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The Dictator's Handbook: Why Bad Behavior is Almost Always Good Politics Paperback – July 31, 2012
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Enlightenment Economics, July 14, 2011
Machiavelli's The Prince has a new rival. It's THE DICTATOR'S HANDBOOK by Bruce Bueno de Mesquita and Alastair Smith. This is a fantastically thought-provoking read. I found myself not wanting to agree but actually, for the most part, being convinced that the cynical analysis is the true one.”
Simply the best book on politics written . Every citizen should read this book.”
R. James Woolsey Director of Central Intelligence, 1993-1995, and Chairman, Foundation for Defense of Democracies, July, 2011
"In this fascinating book Bueno de Mesquita and Smith spin out their view of governance: that all successful leaders, dictators and democrats, can best be understood as almost entirely driven by their own political survivala view they characterize as 'cynical, but we fear accurate.' Yet as we follow the authors through their brilliant historical assessments of leaders' choicesfrom Caesar to Tammany Hall and the Green Bay Packerswe gradually realize that their brand of cynicism yields extremely realistic guidance about spreading the rule of law, decent government, and democracy. James Madison would have loved this book."
Roger Myerson, Glen A. Lloyd Distinguished Service Professor of Economics at the University of Chicago, July, 2011
"In this book, Bruce Bueno de Mesquita and Alastair Smith teach us to see dictatorship as just another form of politics, and from this perspective they deepen our understanding of all political systems."
About the Author
Alastair Smith is professor of politics at New York University. The recipient of three grants from the National Science Foundation and author of three books, he was chosen as the 2005 Karl Deutsch Award winner, given biennially to the best international relations scholar under the age of 40.
They are also the authors of The Spoils of War: Greed, Power, and the Conflicts That Made Our Greatest Presidents.
Top customer reviews
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This rule of course applies to all dictatorships, say authors Bruce Bueno de Mesquita and Alastair Smith, but it also applies just as surely to liberal democracies. It is the size of a ruler’s coalition of supporters that makes a state one or the other.
In a dictatorship, the ruler controls the money and pays off a few cronies, a few generals for instance, who can coerce and control the citizens. The cronies must pay their team, so the ruler must pay his cronies well so they can in turn pay their soldiers. As long as the ruler has the money for all this, nothing will topple him. The money can come from international aid, from income taxes on the citizens or from selling natural resources.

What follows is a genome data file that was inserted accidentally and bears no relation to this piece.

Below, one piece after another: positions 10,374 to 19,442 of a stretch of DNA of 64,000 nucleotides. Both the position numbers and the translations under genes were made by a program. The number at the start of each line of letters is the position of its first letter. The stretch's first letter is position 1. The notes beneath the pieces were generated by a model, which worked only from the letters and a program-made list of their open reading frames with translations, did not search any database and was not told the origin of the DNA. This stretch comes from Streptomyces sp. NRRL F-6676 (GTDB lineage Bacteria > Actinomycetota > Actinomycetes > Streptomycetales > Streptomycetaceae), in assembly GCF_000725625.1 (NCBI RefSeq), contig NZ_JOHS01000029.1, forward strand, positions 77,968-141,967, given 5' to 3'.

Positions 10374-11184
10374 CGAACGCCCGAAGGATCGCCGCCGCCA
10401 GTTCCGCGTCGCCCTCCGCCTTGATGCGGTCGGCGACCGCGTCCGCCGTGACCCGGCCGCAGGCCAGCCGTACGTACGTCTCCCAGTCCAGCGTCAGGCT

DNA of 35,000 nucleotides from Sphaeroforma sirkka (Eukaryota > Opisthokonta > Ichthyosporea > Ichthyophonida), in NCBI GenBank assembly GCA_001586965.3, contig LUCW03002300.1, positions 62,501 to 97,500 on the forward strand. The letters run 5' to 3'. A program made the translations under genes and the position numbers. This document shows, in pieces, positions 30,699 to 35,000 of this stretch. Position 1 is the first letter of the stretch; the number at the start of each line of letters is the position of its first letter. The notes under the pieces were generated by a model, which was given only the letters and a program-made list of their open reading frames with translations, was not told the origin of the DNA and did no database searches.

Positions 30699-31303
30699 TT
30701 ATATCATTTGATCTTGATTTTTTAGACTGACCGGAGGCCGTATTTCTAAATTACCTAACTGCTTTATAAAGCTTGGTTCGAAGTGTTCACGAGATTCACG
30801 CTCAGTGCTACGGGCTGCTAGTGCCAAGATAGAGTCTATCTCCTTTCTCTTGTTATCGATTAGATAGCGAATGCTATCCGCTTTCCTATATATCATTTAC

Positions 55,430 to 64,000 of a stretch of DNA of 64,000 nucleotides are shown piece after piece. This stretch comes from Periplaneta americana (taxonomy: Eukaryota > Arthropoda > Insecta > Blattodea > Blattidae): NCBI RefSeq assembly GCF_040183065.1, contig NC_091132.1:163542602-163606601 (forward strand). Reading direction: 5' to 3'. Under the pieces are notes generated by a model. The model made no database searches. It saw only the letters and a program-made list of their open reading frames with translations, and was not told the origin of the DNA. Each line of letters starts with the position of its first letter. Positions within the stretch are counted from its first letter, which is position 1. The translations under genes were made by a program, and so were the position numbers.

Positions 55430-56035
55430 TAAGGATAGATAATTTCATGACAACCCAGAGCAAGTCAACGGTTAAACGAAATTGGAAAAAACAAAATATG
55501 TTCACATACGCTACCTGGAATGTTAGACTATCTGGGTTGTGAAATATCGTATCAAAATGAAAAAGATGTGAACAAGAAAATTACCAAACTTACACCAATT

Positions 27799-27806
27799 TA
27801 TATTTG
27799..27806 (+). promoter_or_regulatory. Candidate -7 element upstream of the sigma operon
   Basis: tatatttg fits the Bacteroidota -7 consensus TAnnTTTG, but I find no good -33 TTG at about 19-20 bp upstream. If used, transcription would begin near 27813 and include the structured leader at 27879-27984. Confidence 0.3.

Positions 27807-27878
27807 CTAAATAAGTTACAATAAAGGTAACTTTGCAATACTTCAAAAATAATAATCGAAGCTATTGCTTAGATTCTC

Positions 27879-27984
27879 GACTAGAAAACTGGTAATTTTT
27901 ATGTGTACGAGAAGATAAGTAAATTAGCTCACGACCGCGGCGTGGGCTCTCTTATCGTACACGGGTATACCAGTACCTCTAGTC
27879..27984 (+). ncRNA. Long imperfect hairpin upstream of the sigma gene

In a liberal democracy, the ruler has much less control over the money. For one thing, most of a country's budget is fixed, civil service pensions, social security, military commitments, etc. For another, the ruler must follow the law when spending what is not already earmarked. He can't just write blank checks to whom he please.
But once those differences are taken into account, power inevitably follows the same principles: all government is about paying off the ruler's coalition.
Effective rulers keep their coalitions small. A city in California did this by relying on voter apathy. Hardly any one voted in municipal elections so that a few hundred voters in effect controlled the budget and paid themselves lavish salaries.
To pay the coalition in poor countries, the dictator insists on handling any cash given as aid; he’ll redistribute it and if the needy are very lucky they’ll get a tiny bit of it. In rich dictatorships, the dictator sells oil or metals or any other valuable commodity and keeps the money for his cronies and himself while providing minimal health and education services to the poor, if they really have to. In a
The same rules apply in rich countries: the ruler pays off the electors with universities, infrastructure and healthcare. And he will still get kicked out in a few years because inevitably the large coalition will feel it isn’t getting enough.
This is not a libertarian manifesto! The authors are quite clear: the answer is MORE government, not less, or at least much more of the good kind of government.
First, we should aim for a larger coalition of cronies, a coalition that in effect includes every citizen. That way, the only way for the ruler to pay off the cronies is to deliver public goods that pay off everyone.
Second, we should improve governance. That way policy decisions are made more transparently and the money can’t be easily diverted to a small clique of hidden enforcers.
My only complaint with the Dictator’s Handbook is its relentlessly cynical tone; but maybe the authors are simply being honest.
Vincent Poirier, Montreal
In short, this book phrases human society and the need for survival as politics to explain a politicians behavior but it really applies to everything that has a hierarchy, which really everything does.
I genuinely recommend this book to be read not only buy those wishing to understand why politicians act the way they do , but who need help in understanding why their not getting what they want from their job, their relationships and their life as well as where they place in human societies hire Cathy and how to improve it.